Arizona State: Dexter Davis had 11 sacks and 15 tackles for loss last season. This ranking takes into account that James Brooks has been suspended for three games. Dean DeLeone, a junior college transfer, and sophomore Jamaar Jarrett will step in for Brooks.
Oregon State: Ben Terry and Kevin Frahm have looked good in practice and past performances by unproven Beaver ends through the years are reasons for optimism, but the lack of experience forces an observer to take a wait-and-see attitude.
Washington: Daniel Te'o Nesheim was second-team All-Pac-10 in 2008 after posting eight of the defense's 16 sacks in 2008. Senior Darrion Jones returns at the other end and youngsters Kalani Aldrich and Everrette Thompson have potential.
Washington State: The Cougars only had 16 sacks in 13 games last year. Kevin Kooyman had a good off-season in the weight room, but youngsters and newcomers, such as Travis Long and Casey Hamlett, will need to step up.

Spring football Q&A: Washington defensive coordinator Nick Holt

April, 15, 2009
4/15/09
10:00
AM ET

Posted by ESPN.com's Ted Miller

Nick Holt left the seven-time defending Pac-10 champions, USC -- and sunny Southern California -- to follow Steve Sarkisian to Washington, which has won 11 games over the previous four seasons, including a 0-12 finish in 2008.

Hmm.

 
  Jeff Golden/Getty Images
  Nick Holt knows he has his work cut out for him at Washington.

He left the Trojans' defense -- the nation's best unit -- to oversee the Huskies defense, which ranked 116th in the nation in 2008 after giving up 38.6 points per game.

The good news is things can only get better under Holt and Sarkisian. The question for long-suffering Huskies fans: How long is it going to take?

Washington is heading into the home stretch of spring practices, so it seemed like a good time to check in with the man charged with restoring a once-proud program's defensive tradition.

So, how are you adjusting to a beautiful Seattle spring?

Nick Holt: [Laugh] I'm adjusting. I have to get used to all the wetness. Heck, when it's sunny, it's really beautiful. You've just got to get used to wearing rain gear sometimes.

How hard was it to leave USC? You guys kind of had a nice thing going down there, particularly on defense?

NH: It's always hard to leave a really, really good place. But you look for opportunities, and you look to keep motivated and keep stimulated and to keep moving up the professional ladder. You keep on changing. That makes the world go around. It was a good opportunity and I think the world of Steve Sarkisian. I think he's a tremendous football coach and I wanted to be part of the program.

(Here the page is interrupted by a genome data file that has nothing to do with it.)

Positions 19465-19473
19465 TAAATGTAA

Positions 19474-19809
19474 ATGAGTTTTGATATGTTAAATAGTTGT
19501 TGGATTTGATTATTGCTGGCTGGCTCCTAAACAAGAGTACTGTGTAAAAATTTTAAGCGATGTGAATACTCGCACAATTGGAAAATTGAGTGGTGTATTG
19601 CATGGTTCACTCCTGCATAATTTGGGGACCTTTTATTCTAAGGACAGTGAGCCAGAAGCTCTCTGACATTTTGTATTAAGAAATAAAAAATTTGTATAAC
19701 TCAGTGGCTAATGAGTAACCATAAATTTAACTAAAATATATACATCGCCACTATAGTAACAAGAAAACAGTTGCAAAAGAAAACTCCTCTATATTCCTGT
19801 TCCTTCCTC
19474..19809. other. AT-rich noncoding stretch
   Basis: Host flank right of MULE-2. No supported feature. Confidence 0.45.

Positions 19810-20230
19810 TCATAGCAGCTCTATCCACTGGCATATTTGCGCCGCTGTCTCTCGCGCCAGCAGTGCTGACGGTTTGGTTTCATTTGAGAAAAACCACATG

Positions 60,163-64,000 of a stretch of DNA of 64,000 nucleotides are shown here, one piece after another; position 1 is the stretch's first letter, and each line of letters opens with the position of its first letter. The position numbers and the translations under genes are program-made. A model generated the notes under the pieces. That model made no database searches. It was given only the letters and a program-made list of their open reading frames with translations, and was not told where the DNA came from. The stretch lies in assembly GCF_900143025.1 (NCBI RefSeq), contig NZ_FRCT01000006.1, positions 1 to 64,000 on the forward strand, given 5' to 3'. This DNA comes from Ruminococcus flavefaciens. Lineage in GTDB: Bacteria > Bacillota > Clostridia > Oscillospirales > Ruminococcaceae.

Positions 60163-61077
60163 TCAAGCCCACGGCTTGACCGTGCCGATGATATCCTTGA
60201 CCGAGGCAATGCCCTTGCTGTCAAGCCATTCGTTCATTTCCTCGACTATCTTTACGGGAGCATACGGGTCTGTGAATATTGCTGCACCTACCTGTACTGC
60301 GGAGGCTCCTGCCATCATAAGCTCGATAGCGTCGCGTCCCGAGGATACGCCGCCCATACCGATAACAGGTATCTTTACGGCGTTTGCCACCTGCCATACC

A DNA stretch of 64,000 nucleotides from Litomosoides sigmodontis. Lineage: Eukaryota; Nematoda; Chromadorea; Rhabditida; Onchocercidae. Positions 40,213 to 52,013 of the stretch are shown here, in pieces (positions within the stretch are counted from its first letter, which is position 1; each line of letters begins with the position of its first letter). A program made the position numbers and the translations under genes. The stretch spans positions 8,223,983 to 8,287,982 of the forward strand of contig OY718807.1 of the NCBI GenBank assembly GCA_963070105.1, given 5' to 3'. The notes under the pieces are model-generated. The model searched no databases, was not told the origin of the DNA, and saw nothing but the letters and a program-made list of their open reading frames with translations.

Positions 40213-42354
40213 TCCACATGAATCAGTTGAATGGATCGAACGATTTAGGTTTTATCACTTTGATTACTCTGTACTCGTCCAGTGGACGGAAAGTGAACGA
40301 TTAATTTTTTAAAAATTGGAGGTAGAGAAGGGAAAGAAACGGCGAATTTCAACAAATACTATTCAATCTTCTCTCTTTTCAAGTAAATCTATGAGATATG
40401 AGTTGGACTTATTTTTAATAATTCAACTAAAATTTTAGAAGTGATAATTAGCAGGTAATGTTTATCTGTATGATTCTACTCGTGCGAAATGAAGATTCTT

When you were at USC, what did the Trojan coaching staff think of Washington? Was it hard to get guys motivated to play the Huskies?

NH: In 2006, they played us tough [26-20 final]. It came down to the wire and we won on the last series of the football game. They were driving and time ran out. And in 2007, it came down to the last part of the fourth quarter [27-24 final]. We barely got out of Seattle. They always played us really competitively. Down at USC, we always respected the University of Washington. When we first got into the conference in 2001, during our early years at USC, Washington was one of the better teams in the Pac-10. It just so happens this past year they had a disappointing season. But whenever they had Jake Locker in the football game, we always had to be ready because he's such a good athlete. We were fortunate we didn't have to play him last year [58-0 final]. He was hurt. That kind of hurt their season. So, to answer your question, we've always respected the University of Washington. We've always thought it was a tough place to play because Husky Stadium is so loud and they have such great fans.

After you were hired at Washington, what did you do to evaluate the talent presently on the roster?

NH: The first thing we always do is look at film and make evaluations through cut-ups. Obviously, when we first got here we were recruiting, so we were multi-tasking. We're doing a bunch of things all at once. But we had our graduate assistants on the job right away, getting them to make evaluations cut-ups of all the returning players and all of the freshmen. The kids that didn't have game film, we went through practice films. We got about 20 to 25 plays on each player who was coming back. That was one of the first things we did after signing day -- we started evaluating what we have coming back and how they are going to fit into our package. And obviously during winter conditioning we got to see kids do agility drills and conditioning drills and you get further evaluations and information on these kids.